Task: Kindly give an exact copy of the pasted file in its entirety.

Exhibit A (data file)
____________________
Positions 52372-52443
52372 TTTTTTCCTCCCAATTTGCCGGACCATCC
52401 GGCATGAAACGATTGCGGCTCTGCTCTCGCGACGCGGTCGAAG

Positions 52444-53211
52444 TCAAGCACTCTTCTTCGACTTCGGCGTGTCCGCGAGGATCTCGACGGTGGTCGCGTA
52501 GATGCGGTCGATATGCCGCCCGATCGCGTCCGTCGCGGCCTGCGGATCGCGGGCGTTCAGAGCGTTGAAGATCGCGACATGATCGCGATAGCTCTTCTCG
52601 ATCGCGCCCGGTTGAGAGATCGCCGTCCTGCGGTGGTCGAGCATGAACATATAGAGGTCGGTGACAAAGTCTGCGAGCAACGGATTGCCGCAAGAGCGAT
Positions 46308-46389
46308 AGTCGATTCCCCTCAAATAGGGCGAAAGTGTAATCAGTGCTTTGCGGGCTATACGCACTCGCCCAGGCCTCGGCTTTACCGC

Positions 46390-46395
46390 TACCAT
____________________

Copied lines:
Positions 52372-52443
52372 TTTTTTCCTCCCAATTTGCCGGACCATCC
52401 GGCATGAAACGATTGCGGCTCTGCTCTCGCGACGCGGTCGAAG

Positions 52444-53211
52444 TCAAGCACTCTTCTTCGACTTCGGCGTGTCCGCGAGGATCTCGACGGTGGTCGCGTA
52501 GATGCGGTCGATATGCCGCCCGATCGCGTCCGTCGCGGCCTGCGGATCGCGGGCGTTCAGAGCGTTGAAGATCGCGACATGATCGCGATAGCTCTTCTCG
52601 ATCGCGCCCGGTTGAGAGATCGCCGTCCTGCGGTGGTCGAGCATGAACATATAGAGGTCGGTGACAAAGTCTGCGAGCAACGGATTGCCGCAAGAGCGAT
Positions 46308-46389
46308 AGTCGATTCCCCTCAAATAGGGCGAAAGTGTAATCAGTGCTTTGCGGGCTATACGCACTCGCCCAGGCCTCGGCTTTACCGC

Positions 46390-46395
46390 TACCAT